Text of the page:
[1] Even Obama took time out to watch a couple of Soccer Team USA matches, though for the life of me, I don’t know why. Don’t get me wrong, the writer is a huge fan of the POTUS. It’s just that sports is often a metaphor for REAL life. U.S. Goalie, Tim Howard rejecting all those shots on goal must surely remind ‘the Prez’ of how the Republicans are constantly thwarting his best initiatives.

    [2] Soccer,we Americans HATE to lose wars so much hat we have continued to occupy countries and fight wars decades after we started and even forgotten what the hell we were fighting for in the first place.

    [3] Psst! The real reason we’re taking so long to sort things out on the Texas border is to determine if there are in soccer prodigies in the migrant children that we should grant amnesty so they can be members of USA Soccer in 2034.

    ###
    • Images: World Cup fever at Power & Light District from Kansas City Power & Light District's Facebook photos (no attribution provided); President Barack Obama and staff watching the U.S. soccer team vs Belgium in World Cup action from WhiteHouse.gov (Official White House Photo by Pete Souza);Can of Whoop Ass! - we have not been able to find who created it, it appears on quite a few web pages, none with attribution and we presume it in the public domain (please let us know in the comment area if you find out and we will either take it down, attribute it properly or attempt to license); US Soccer Team via USSoccer.com photo gallery (no attribution provided).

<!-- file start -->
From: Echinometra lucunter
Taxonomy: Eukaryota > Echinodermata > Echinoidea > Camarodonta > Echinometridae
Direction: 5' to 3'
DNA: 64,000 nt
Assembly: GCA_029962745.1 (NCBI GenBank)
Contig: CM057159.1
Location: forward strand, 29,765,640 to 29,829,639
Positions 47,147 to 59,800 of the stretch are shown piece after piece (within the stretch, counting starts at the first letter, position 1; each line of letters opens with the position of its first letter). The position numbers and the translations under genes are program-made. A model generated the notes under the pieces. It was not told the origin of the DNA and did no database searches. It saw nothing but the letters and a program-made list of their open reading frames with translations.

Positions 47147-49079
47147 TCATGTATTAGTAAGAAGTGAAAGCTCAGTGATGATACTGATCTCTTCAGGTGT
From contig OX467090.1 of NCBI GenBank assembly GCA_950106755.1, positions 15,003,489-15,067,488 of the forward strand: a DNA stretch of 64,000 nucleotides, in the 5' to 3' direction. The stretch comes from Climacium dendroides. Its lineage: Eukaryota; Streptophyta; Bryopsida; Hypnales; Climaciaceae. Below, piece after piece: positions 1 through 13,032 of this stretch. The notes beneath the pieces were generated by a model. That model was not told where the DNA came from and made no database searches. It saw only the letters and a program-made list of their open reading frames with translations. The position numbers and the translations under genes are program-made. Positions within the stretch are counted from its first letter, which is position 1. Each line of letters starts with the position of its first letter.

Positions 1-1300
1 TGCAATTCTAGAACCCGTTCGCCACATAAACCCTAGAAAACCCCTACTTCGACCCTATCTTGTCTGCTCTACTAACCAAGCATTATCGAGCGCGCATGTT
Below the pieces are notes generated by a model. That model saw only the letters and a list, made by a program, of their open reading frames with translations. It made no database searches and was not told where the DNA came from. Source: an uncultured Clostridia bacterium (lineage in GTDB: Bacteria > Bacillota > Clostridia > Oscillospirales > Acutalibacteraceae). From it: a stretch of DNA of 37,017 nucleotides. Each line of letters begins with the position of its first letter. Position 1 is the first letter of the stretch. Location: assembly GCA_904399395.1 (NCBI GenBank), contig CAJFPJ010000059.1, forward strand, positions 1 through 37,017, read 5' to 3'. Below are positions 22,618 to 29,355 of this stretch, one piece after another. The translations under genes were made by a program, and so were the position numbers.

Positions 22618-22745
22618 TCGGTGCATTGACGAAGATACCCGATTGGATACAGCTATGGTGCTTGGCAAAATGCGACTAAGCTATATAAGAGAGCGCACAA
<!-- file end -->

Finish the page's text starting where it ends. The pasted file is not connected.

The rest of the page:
Will Cantrell

    Will Cantrell

    Will Cantrell (a pseudonym) is a writer, storyteller, and explorer of the milieu of everyday life. An aging Baby Boomer, a Georgia Tech grad, and a retired banker, Cantrell regularly chronicles what he swears are ‘mostly true’  ‘everyman’ adventures. Of late, he’s written about haircuts, computer viruses, Polar Vortexes, identity theft, ketchup, doppelgangers, bifocals, ‘Streetification’, cursive handwriting, planning his own funeral and other gnarly things that caused him to scratch his head in an increasingly more and more crazy-ass world.

     

    As for Will himself, the legend is at an early age he wandered South, got lost, and like most other self-respecting males, was loathe to ask for directions. The best solution, young Will mused, “was just to stay put”. All these years later, he still hasn’t found his way but remains  a son of the New South. He was recently sighted somewhere close to I-285, lost, bumfuzzled and mumbling something about “…writing’ his way home.” Of course, there are a lot of folks who think that “Cantrell ain’t wrapped too tight” but hope that he keeps writing about his adventures as he finds his way back to the main highway.

     

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    • hannah

      So, our American judicial system is based on complaints. Maybe that’s true of our entertainment as well. If so, that would explain FOX and the Republican penchant for failure. That too!

    • David

      Great spoof, my friend. Loved the narrative, if not the sport. Give me gator rasslin’ any day. You owe me a beer, too. cheers

    • Trevor Irvin

      I’ll pay five dollars to anyone who can explain Hannah’s comment to me.
      Regards,
      T

    • Eileen

      Haha, love your humor Will, almost as much as I love soccer played at World Cup level. Don’t forget the old British adage: “It’s not who won, it’s how you played the game.” America played a good game!